The Importance of Protecting Intellectual Property

America’s economic engine is fueled by intellectual property rights, which drive innovation and protect consumers.

“There isn’t a sector in the economy that isn’t driven by IP today,” Former Washington Attorney General Rob McKenna told the CSG Intergovernmental Affairs Committee Monday afternoon.

The direct and indirect economic impacts of innovation are overwhelming—accounting for more than 40 percent of U.S. economic growth in employment, 30 percent of higher wages and 74 percent of total exports.

“When we are talking about intellectual property, we are talking about patents, trademarks and copyrights,” said Morgan Reed, executive director of the Association for Competitive Technology.

According to the Global Intellectual Property Center at the U.S. Chamber of Commerce, intellectual property-intensive companies supported more than 55 million direct and indirect jobs in 2008 and 2009.

Intellectual property even fuels companies not traditionally associated with it.

“For example, automation in manufacturing now depends on things like software, computerization and robots, which are all built on IP,” said Stephen Ezell, senior analyst for The Information Technology and Innovation Foundation. “That means that the intellectual property components are now more valuable than all of the machines, tools and factories—it now accounts for well over half of the value of American manufacturing enterprises today.”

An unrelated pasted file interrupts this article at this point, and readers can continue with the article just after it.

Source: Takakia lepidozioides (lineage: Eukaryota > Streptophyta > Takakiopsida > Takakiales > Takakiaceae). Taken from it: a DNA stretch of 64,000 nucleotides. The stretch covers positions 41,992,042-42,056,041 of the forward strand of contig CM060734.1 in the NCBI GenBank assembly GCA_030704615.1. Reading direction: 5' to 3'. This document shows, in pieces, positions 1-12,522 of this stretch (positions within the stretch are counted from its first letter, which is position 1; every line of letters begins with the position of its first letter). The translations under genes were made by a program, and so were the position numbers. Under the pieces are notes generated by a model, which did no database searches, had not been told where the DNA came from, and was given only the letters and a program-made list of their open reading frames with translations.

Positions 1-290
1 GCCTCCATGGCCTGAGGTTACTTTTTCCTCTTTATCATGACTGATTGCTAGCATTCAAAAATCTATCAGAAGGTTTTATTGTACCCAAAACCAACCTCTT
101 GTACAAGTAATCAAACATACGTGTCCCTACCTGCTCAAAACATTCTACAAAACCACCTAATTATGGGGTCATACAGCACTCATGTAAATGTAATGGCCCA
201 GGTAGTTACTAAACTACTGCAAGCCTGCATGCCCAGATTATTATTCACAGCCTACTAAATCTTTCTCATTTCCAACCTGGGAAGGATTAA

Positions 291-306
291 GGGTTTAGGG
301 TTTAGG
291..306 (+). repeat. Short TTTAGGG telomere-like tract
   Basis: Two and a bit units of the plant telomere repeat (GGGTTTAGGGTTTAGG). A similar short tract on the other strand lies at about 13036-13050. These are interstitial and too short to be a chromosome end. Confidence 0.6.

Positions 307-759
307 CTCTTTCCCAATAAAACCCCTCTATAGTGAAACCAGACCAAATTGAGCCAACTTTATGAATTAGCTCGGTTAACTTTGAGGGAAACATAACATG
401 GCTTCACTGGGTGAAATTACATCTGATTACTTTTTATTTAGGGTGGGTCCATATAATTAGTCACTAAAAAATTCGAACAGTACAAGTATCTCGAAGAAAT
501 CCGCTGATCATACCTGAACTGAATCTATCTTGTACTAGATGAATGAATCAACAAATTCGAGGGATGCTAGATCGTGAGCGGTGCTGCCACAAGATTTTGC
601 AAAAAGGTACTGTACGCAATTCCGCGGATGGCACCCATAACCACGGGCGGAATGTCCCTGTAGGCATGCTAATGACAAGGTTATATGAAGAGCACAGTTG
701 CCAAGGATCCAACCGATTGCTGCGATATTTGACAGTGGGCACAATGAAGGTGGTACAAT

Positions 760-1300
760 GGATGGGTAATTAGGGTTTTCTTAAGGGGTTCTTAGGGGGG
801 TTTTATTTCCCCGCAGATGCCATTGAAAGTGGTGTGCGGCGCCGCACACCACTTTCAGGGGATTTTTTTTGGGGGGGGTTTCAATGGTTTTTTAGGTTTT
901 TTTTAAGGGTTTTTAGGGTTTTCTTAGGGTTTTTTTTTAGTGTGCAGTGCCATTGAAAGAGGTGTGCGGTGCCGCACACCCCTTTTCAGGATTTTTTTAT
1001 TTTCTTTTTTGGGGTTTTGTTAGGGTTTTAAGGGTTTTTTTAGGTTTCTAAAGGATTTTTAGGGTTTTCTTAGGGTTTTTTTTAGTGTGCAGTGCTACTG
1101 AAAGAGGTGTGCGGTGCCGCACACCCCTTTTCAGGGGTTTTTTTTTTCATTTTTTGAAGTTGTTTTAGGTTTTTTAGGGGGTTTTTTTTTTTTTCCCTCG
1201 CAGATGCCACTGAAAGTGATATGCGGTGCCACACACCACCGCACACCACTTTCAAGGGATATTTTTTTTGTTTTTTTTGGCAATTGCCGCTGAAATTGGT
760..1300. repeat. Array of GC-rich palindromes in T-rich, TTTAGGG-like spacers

“America’s economy is increasingly IP dependent,” Ezell said. “But that makes it susceptible to IP theft.”

Intellectual property theft can have big consequences. For example, music piracy alone is estimated to cost the U.S. economy $12.5 billion in losses and 70,000 jobs annually.

“It is taking a tremendous toll on the U.S. economy,” said Ezell.

Protecting intellectual property and enforcement of IP laws is paramount to encouraging innovation—and therefore important to economic development.

“You can’t have innovation without the protection of ideas,” said Ezell.

Concerns about intellectual property protection aren’t limited to just a few states.

“If you think that this issue doesn’t apply to your district or state, just look a little closer, I guarantee this is an issue your district,” said Reed.

According to Reed, state policymakers can take a leading role in making sure intellectual property in the U.S. is protected and experts should engage state officials if they want to make progress.

“State government is where you go to get something done—not just talk about it,” he said.